|Member of Parliament
|Preceded by||Joseph Thorarinn Thorson|
|Succeeded by||Robert James Wood|
|Member of Parliament
August 1954 – 1957
|Preceded by||Robert James Wood|
|Succeeded by||Eric Stefanson|
September 7, 1888
|Died||June 17, 1963
|Political party||Manitoba Co-operative Commonwealth Federation|
William "Scottie" Bryce (September 7, 1888 – June 17, 1963) was a politician in Manitoba, Canada. He briefly served as leader of the Manitoba Co-operative Commonwealth Federation (CCF), although he never served in the Legislative Assembly of Manitoba.
Bryce, born in Lanark, Scotland, was educated at Glasgow, and apprenticed as a machinist. He arrived in Canada in 1919 and farmed in Dugald, Manitoba. From 1941 to 1943, he served as President of the Manitoba Farmers Association. He was also a member of the National War Services Board (1942–43) and the Advisory Board of Dominion Beef Committee.
Bryce was first elected to the Canadian House of Commons in a 1943 by-election, during a period of increased popularity for the federal CCF. Running in the riding of Selkirk, Bryce defeated his Liberal opponent Charles Fillmore by about 5500 votes. He was re-elected by narrower margins in the general elections of 1945 and 1949. He was a leading advocate for farmer's concerns during his time in parliament, and generally avoided ideological debates.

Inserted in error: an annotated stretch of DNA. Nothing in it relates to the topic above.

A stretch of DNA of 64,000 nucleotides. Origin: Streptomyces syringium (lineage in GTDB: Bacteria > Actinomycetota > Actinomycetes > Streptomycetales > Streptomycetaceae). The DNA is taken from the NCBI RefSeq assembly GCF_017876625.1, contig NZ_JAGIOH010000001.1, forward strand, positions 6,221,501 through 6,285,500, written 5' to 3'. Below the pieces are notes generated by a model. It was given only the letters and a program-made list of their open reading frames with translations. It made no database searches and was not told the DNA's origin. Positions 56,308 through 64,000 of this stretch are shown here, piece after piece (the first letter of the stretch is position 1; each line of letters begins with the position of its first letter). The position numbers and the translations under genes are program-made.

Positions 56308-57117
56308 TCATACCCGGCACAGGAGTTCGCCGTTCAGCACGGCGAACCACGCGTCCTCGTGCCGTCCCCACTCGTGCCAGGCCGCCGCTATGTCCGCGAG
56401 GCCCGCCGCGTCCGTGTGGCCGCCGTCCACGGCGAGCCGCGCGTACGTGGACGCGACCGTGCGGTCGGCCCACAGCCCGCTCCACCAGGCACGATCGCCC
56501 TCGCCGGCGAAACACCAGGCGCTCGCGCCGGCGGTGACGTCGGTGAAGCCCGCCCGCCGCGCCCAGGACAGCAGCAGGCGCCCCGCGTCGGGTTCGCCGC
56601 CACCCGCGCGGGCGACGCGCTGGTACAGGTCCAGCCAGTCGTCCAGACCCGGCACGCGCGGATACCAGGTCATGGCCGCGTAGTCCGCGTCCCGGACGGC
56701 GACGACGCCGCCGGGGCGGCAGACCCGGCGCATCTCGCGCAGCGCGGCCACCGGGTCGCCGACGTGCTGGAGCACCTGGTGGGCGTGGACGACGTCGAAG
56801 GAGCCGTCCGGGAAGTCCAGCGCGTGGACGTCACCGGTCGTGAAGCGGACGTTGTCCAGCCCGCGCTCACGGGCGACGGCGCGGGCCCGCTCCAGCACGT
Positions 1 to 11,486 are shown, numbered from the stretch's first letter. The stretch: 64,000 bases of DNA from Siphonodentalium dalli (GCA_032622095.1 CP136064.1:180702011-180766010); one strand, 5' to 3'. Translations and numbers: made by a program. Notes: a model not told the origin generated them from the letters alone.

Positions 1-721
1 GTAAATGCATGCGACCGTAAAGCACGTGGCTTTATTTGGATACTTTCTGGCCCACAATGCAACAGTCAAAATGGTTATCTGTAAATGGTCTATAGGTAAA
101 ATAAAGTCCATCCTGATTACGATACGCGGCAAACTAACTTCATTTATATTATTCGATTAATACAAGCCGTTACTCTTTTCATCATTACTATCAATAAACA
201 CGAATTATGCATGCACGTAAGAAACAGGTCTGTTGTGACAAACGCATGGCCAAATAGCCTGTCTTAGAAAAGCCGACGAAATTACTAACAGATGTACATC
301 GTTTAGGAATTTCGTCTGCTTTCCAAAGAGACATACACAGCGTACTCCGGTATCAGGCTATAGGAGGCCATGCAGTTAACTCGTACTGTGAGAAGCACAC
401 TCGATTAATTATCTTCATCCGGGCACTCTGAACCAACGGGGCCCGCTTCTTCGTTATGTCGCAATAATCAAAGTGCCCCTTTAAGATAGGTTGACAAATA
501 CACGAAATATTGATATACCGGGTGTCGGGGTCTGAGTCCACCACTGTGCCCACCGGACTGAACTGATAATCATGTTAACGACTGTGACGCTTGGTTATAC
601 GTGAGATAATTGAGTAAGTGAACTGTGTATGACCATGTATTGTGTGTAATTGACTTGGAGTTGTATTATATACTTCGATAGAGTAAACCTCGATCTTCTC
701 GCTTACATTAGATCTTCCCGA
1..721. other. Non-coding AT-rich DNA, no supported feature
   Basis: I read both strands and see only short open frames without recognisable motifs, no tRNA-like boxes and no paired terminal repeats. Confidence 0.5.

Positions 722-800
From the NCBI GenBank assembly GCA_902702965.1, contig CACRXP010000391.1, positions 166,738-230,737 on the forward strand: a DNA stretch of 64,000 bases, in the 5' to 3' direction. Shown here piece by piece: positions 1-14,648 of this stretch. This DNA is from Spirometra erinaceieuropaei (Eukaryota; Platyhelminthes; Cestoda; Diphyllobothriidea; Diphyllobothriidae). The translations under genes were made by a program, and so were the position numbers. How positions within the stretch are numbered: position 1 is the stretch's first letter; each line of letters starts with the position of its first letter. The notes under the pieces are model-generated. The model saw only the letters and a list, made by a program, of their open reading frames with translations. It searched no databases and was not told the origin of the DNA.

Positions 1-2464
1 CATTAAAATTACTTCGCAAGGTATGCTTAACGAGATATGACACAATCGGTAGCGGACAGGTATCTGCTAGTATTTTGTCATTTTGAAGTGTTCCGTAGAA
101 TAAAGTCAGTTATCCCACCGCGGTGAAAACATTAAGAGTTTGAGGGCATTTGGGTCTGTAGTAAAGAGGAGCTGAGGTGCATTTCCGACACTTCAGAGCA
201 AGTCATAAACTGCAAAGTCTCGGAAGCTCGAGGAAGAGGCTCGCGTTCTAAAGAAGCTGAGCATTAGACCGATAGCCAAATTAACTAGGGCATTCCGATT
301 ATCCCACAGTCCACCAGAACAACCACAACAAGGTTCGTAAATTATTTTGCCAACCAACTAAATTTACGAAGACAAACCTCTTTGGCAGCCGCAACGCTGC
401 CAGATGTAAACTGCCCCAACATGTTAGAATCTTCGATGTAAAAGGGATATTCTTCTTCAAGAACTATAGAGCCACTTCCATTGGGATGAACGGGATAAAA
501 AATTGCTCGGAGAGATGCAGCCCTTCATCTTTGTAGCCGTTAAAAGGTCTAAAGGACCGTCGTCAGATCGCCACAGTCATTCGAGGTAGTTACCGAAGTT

Bryce's tenure as provincial CCF leader was an anomaly in the party's history. He was chosen leader in 1952 due to concerns that his federal riding would be eliminated by redistribution. As it happened, Bryce decided to stay in federal politics and Lloyd Stinson was chosen provincial leader in 1953. Bryce does not appear to have played a significant role in the operations of the provincial party.
Bryce was defeated by Liberal Robert Wood in the federal election of 1953, but won a by-election after Wood's death the following year. He was re-elected in the 1957 election, but fell to Progressive Conservative Eric Stefanson in John Diefenbaker's landslide victory of 1958.
- "Obituaries.", Winnipeg Free Press, Wednesday, June 19, 1963, Winnipeg, Manitoba, Canada